Stephanie Mackenzie-Smith is the Corporate Communications Supervisor at York Regional Police in Ontario where she is responsible for the branding, marketing and online strategy of the 2,000 member police service. Her role includes strategic communications planning and the development of crisis communication plans, best practices documents and standard operating procedures as they relate to social media. She also teaches Media Relations Officers and Public Information Officers on social media use at the Ontario Police College and regularly presents on social media policy, procedure and misconduct. Stephanie holds a Bachelor of Journalism degree from Ryerson University.

Social Media Quicktip: Sgt Rhonda Leipelt on communicating your mission

How do you translate a broad mission statement & a global department philosophy into rapid fire messages for the social media arena?

Editor’s note: The SMILE (Social Media, the Internet and Law Enforcement) Conference provides officers with all the technical hands-on skills and the practical knowledge to utlitze social media platforms for public outreach, crime prevention and forensics. The conference is a great opportunity for those involved in social media efforts to share suggestions and stories on this ever-changing topic.

I remember distinctly when my captain called me up one day in 2011 and said I needed to start a Twitter account for the PD. I had no idea what a Tweet was, let alone how to be the 140-character or less spokesperson for our agency. My sergeant-manager brain was pondering, “How am I supposed to translate a broad mission statement and a global department philosophy into rapid fire messages in the real time social media arena?” However, the more influential side of my brain that liked a paycheck was thinking, “How do I do this without getting in trouble?” I was all alone back then, but time and a lot of begging eventually led to our current social media team of 10 dedicated sworn and non-sworn staff members. Here are the best tips I can offer to folks starting out for their agency.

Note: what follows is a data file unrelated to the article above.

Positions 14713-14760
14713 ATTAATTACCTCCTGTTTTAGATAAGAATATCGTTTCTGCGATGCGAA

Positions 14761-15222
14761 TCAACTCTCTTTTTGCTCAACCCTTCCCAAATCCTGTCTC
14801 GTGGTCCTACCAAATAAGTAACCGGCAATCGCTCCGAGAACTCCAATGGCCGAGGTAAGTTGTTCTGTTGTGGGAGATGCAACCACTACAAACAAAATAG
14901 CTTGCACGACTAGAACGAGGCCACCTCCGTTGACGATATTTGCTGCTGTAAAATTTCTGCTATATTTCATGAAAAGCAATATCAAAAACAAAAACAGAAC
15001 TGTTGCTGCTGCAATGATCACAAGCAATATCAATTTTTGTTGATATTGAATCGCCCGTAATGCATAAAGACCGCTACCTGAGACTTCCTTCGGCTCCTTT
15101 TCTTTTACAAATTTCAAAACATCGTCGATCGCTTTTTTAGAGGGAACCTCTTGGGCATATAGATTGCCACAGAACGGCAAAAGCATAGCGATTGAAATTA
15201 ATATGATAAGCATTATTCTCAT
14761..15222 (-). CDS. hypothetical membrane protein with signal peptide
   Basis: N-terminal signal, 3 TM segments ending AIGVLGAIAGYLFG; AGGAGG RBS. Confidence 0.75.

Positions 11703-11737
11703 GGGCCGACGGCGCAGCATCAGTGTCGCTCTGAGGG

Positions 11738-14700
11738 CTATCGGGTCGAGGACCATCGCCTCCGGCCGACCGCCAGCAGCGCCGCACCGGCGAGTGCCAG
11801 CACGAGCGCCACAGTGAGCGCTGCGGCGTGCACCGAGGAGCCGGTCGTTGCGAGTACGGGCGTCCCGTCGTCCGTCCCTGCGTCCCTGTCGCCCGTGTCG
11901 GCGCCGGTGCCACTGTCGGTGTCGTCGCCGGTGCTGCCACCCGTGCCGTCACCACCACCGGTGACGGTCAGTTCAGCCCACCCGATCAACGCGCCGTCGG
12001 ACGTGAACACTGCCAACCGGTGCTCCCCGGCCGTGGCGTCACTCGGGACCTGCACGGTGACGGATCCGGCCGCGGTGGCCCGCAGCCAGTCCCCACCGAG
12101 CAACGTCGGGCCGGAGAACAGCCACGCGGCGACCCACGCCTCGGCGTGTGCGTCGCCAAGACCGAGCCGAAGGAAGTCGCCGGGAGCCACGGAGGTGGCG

1. Be honest and sincere. Remember: Fear of the uncontrollable is your worst enemy and there’s no OPS plan or ICS structure that covers how to talk to the public. If you’re an executive, pick a lead person you trust and who’s a department cheerleader, then let them go. If you trust them with a gun and arrest powers, give them the freedom and support to find the best voice for the organization with your input. If you’re selected to be a “content manager,” know from the minute you go live you’re going to make mistakes.

2. The best way to learn is to fail. So when you fail, learn from it and then let it go. Typos, bad grammar, lack of region knowledge, not responding or breaking site-specific culture rules will generate haters, so try to control the things you really do have some power over. However, if you do upset the apple cart, apologize and move on.